Interview with Michele Pernetta, founder of Fierce Grace Hot Power Yoga

In 1999, Michele Pernetta opened the first Bikram Hot Yoga studio in the UK. Read why, 18 years later, she’s launched Fierce Grace, an interconnected yoga system of six classes that work together for ultimate health, fitness and mobility.

What inspired you to bring Bikram to the UK?

In the 90s I was living in Los Angeles, working as a successful fashion and costume designer for couture, menswear, film and television. I was suffering with a knee injury which I had sustained when training for my martial arts black belt. I was told Bikram Yoga was great for bad knees. Under Bikram’s direct instruction for 4 years, he helped heal my injured knees and thus prevented knee surgery.

Upon moving back to the UK in ‘94, I found that there was no Hot Yoga nor any yoga I found I liked as much – so I began practising on my own at home, where gradually friends came and I began to teach Bikram Yoga from my living room. When it was too crowded I moved to a rented premise for one, then two, then three nights a week after work, dragging portable heaters around in my car.

The classes proved so popular that I went onto opening my first Bikram studio in the UK, Bikram North in 1999.

You rapidly built a successful reputation. How did you achieve this?

Partially I think because I was really motivated to let people know their injury might not need surgery and that the body could heal. Also perhaps because I ensured none of the outdated cliquey-ness or more superficial uses of Indian philosophy carried through into the way I taught… It’s off-putting. And through sheer dedication! Other people’s health has been my main interest since I was a child. I have personally taught over 200 teachers and been very mindful to ensure that the culture of what Fierce Grace stands for is always front of mind.

I think it’s also because with Fierce Grace (FG) we bring an element of humour to yoga, it’s a great relaxer, and helps us to become more aware of our bodies. I am not a fan of the holier-than-thou attitude that can sometimes get associated with yoga; it makes people tense. I don’t want people to feel intimidated at my studios in any way so we bring these elements together to create a system that works for everyone, balances everyone, and is taught in a way that is motivating and compassionate; in studios that make you feel warm and relaxed, not uptight and out of place.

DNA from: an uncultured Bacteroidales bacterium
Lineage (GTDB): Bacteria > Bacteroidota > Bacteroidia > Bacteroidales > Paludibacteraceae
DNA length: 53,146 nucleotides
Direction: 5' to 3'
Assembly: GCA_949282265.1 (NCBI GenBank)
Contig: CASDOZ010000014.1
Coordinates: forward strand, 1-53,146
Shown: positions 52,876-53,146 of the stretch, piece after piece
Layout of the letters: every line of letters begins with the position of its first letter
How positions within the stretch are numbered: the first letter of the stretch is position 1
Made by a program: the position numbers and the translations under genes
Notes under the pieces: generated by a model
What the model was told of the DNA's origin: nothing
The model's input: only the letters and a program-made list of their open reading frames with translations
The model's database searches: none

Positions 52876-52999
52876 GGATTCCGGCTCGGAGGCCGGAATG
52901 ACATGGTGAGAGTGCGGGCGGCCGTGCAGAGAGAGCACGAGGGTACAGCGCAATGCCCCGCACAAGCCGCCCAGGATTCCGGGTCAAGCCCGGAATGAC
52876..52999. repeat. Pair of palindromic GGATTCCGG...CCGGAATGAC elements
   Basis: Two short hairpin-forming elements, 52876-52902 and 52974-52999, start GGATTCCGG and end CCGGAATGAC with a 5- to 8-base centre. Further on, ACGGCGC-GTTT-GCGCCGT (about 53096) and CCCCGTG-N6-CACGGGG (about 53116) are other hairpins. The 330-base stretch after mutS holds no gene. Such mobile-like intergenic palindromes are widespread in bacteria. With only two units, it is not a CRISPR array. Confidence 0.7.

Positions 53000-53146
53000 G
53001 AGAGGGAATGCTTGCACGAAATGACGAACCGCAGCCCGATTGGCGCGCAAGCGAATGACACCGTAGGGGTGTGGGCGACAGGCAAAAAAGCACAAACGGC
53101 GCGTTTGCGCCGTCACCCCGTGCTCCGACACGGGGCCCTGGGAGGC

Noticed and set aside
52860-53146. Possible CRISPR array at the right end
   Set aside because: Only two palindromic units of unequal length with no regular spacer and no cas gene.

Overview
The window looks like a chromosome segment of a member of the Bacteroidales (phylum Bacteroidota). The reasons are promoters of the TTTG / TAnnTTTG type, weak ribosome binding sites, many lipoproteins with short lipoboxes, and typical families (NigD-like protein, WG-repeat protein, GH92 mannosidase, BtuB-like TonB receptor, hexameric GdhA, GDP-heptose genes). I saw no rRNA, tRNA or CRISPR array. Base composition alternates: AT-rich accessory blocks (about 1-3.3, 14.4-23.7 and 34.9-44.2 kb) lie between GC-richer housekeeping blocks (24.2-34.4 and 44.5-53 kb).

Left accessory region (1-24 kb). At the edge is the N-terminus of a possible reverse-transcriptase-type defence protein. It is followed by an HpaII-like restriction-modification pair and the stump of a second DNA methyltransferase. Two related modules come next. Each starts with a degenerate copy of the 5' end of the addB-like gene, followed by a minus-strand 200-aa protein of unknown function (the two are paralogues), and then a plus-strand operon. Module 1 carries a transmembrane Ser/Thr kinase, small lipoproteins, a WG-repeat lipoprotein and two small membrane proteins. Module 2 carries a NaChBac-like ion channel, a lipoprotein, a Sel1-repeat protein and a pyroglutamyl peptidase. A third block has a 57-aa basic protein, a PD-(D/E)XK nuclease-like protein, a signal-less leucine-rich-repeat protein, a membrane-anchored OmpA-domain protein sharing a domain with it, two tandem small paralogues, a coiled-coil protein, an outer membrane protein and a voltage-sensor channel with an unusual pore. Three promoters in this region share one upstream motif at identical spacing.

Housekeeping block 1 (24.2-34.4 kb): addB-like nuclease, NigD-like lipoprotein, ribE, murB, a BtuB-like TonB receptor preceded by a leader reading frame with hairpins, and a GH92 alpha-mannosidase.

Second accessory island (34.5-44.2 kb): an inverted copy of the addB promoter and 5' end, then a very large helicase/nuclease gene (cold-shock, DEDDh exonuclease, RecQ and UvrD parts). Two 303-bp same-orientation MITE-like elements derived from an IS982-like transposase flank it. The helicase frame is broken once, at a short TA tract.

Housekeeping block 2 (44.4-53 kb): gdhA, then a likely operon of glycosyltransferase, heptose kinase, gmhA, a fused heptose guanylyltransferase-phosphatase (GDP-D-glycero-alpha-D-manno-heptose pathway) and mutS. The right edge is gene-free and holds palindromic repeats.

Also Fierce Grace is accessible, I have put together a range of classes to fully meet the needs of the students that come to my studio and those that thought we could not serve them. My hope is that Fierce Grace is accessible to everyone and will support you at every stage of your life. Athletic, injured, tired, pregnant, over 80 or under 10!

What do you think was the most powerful way to spread the word about something new?

Through word of mouth, we have grown organically, our growth is through the fact that we are doing something completely new in the yoga industry. I have created an evolutionary practise which is a 6 class integrated system; whereby doing all 6 classes transforms you in ways you could never imagine. This is the first new yoga system in decades.

My vision is that in 30 years from now the student-practising Fierce Grace will be a newer breed of elder individuals. Gone will be the Zimmer frames, walking sticks, aches and pains. Yoga Grandad will be leading the fitness revolution. Yoga is not just for the young and fit, it’s to makes us young and fit no matter what our ages are.

Why did you decide to move away from Bikram Yoga?

Through my practise and teaching for nearly 2 decades I found the Bikram system of 26 poses was very limited. For many years, I had wanted to bring the best of everything I had learned and loved about yoga, of all the styles I had studied, together in a way that would help appeal to all levels and body types, and provide a system of different classes not just for body; but for self-development and balancing of mind and emotions as well.

I wanted to create something that was free of the limitations of some of the more rigid yoga styles that adhered to traditional yoga principles; but which embraced freedom, change and expression.

What is the Fierce Grace system?